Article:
Livestock Research for Rural Development 30 (9) 2018 Guide for preparation of papers LRRD Newsletter

Citation of this paper

Effect of biochar on growth performance of local “Yellow” cattle fed ensiled cassava roots, fresh brewers’ grains and rice straw

Bounthavy Vongkhamchanh, T R Preston1, R A Leng2, Le Van An3 and Duong Thanh Hai3

Faculty of Agriculture and Forestry, Champasack University, Champasak, Lao PDR
1 Centro para la Investigación en Sistemas Sostenibles de Producción Agropecuaria (CIPAV), Carrera 25 No 6-62 Cali, Colombia
2 University of New England, Armidale NSW, Australia
3 Faculty of Agriculture and Forestry, Hue University, Vietnam


In a 56-day experiment with 6 local Yellow cattle fed ensiled cassava root-urea, brewers’ grains and rice straw, there were indications (p=0.08) that after an initial 4-week adaptation to the diet, the cattle were growing faster when 1% of biochar (derived from rice husk) was incorporated in the diet.

Keywords: biofilms, habitat, mycotoxins, rice husks


Biochar is a carbonized plant material produced by high-temperature (>500°C) pyrolysis of fiber-rich biomass, preferably as a co-product with producer gas, as in an updraft gasifier stove (Photo 1) or in a downdraft gasifier (Rodríguez et al 2009; Lanh et al 2016; Orosco et al 2018).

Photo 1. Producing biochar from rice husk in a gasifier stove (from Thuy Hang et al 2018)

Biochar is becoming increasingly important in agricultural systems (Kammann et al 2017) as a means of improving soil fertility (Bouaravong et al 2017) and sequestering atmospheric carbon (Lehmann 2007). The principal virtue of biochar is thought to be in its surface area which is reported to range from 100 to 460 m2/g (Park et al 2013). It was postulated (Leng 2014) that this characteristic of biochar enables it to act as a support mechanism for biofilms that provide habitat for microbial communities which bind and degrade phytotoxins. Support for this idea is provided by the results of an initial study in Laos (Leng et al 2012), in which growth rates of local Yellow cattle fed fresh cassava root, urea and cassava foliage were increased 20% by adding 1% biochar to the diet. In the light of recent knowledge (Leng 2017), it is hypothesized that mycotoxins may have proliferated in the stored cassava roots and that the improved animal response from feeding biochar may have been due its action in binding the mycotoxins This concept is supported by the report of Prasai et al (2017) that: “supplementation of laying hens’ diets with biochar, zeolite or bentonite improved egg yield and feed conversion ratio, with these additives potentially acting as detoxifiers or inhibiting growth of microbial pathogens, slowing digestion or altering the gut anatomy and microbiota to improve feed conversion ratio”.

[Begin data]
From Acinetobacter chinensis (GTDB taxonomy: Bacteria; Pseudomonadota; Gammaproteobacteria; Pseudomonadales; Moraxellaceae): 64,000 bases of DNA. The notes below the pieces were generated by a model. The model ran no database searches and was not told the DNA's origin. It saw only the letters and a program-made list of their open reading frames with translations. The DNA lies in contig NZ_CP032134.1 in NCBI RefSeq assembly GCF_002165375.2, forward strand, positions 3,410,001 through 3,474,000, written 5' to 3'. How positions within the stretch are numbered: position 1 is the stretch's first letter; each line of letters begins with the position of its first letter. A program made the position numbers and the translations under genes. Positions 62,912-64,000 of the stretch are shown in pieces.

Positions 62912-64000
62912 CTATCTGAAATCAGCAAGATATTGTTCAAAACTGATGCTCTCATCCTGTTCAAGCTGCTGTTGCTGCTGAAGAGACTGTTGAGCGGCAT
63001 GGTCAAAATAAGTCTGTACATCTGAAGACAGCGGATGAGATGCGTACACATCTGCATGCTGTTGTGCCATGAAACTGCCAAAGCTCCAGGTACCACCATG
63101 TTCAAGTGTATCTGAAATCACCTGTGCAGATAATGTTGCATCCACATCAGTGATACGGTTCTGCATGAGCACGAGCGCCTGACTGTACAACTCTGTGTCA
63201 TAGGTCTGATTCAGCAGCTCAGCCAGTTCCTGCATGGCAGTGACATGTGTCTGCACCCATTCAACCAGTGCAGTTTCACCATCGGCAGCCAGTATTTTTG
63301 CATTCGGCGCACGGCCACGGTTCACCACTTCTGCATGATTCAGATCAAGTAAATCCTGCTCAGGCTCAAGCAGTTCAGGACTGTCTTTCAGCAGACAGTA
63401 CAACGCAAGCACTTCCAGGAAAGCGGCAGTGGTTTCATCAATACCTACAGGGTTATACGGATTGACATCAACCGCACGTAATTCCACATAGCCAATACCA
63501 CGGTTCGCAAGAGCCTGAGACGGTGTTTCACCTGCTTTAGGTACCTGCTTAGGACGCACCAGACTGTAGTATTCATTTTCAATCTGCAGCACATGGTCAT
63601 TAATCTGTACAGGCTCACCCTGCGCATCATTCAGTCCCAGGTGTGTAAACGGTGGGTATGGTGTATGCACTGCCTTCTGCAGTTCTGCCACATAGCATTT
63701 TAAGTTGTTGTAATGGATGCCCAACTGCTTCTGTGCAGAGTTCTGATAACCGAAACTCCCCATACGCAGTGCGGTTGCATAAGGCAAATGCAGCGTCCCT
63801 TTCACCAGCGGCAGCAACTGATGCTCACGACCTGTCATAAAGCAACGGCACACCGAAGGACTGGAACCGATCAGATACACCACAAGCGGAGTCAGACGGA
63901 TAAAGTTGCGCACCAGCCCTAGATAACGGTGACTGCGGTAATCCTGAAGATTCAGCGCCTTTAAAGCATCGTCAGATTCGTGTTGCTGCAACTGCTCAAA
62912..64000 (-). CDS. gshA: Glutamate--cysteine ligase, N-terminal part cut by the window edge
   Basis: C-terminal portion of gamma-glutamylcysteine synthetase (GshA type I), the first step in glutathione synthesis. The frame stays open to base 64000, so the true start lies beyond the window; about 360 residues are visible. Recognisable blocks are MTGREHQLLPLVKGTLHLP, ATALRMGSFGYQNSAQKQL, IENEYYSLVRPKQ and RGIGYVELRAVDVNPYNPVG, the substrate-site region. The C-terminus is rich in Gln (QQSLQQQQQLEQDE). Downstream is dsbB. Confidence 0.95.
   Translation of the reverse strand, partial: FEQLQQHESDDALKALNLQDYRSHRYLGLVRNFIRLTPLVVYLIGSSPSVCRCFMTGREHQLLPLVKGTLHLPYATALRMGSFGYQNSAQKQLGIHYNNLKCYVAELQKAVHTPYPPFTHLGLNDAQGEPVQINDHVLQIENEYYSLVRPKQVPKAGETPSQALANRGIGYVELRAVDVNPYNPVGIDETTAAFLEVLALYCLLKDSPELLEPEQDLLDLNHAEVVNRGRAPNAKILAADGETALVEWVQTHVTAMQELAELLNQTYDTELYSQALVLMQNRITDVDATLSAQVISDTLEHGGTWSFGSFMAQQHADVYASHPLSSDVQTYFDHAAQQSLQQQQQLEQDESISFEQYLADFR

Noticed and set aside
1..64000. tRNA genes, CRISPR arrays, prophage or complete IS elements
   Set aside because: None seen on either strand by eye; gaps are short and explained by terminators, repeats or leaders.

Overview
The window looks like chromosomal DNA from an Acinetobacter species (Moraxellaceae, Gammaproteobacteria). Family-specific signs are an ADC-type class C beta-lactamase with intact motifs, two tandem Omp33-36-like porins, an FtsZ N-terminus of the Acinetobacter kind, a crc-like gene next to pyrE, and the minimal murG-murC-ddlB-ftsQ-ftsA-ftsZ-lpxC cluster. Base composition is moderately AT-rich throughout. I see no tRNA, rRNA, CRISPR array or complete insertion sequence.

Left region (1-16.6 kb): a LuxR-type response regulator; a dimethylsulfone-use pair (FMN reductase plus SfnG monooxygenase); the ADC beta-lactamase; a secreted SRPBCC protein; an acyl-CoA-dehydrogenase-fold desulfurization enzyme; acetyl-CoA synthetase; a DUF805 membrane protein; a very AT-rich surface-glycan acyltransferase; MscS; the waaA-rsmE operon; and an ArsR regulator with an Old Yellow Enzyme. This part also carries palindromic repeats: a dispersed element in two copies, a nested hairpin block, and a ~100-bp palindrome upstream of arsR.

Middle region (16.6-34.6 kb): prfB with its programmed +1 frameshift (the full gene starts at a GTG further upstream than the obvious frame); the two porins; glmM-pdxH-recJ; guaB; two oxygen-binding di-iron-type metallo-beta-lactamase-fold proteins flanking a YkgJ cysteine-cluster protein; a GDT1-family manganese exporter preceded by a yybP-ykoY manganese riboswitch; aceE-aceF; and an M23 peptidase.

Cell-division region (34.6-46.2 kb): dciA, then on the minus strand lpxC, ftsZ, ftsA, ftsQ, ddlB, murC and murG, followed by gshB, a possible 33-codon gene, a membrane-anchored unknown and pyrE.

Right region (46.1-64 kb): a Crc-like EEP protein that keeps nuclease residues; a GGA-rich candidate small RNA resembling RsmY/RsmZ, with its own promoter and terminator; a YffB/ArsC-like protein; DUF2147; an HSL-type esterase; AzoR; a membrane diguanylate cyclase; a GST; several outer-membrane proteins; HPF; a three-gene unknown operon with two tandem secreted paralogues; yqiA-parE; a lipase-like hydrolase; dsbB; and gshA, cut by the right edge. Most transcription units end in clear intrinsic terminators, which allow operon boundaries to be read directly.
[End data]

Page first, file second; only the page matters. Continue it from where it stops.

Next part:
The rationale for conducting the following experiment was to obtain further evidence concerning the potential benefits from feeding biochar as an additive in cattle fattening diets based on ensiled cassava roots and brewers’ grains.

Materials and Methods

Location and duration

The experiment was conducted in the Integrated Demonstration Station, Faculty of Agriculture and Forestry, Champasak University, Lao PDR.

Treatments and experimental design

The treatments were absence or presence of biochar (1% as DM) in a diet of ensiled cassava root supplemented with urea, brewers’ grains and rice straw. Six local Yellow cattle (initial weights from 90 to 100kg) were housed in individual pens, three on each treatment. The experiment lasted 56 days. They were vaccinated against endemic diseases and drenched against internal parasites before starting the experiment.

Feeds and feeding system

The basal diet was ad libitum ensiled cassava root (with 3% urea on DM basis added prior to feeding) with supplements of fresh brewers’ grains and rice straw (both at 1% of live weight as DM).

Feeding management

The rice straw was collected from farmers’ fields in the area. Brewers’ grains were donated by the local beer factory. Cassava roots were purchased from farmers, chopped and ensiled in plastic bags for five days before feeding, Urea was purchased from the market. A mineral mixture containing salt (NaCl) 40%, sulphur 5% and lime (calcium carbonate) 35% was provided ad libitum. Water was freely available. Biochar was made from rice husks in a gasifier stove (Photo 1).

Data collection

The cattle were weighed before feeding in the morning at the beginning of the experiment and at 14-day intervals. Feeds offered, and residues, were recorded daily; samples of each were collected every 14 days and stored at -18 C. At the end of the experiment, the samples were bulked on an individual animal basis prior to analysis.

Chemical analysis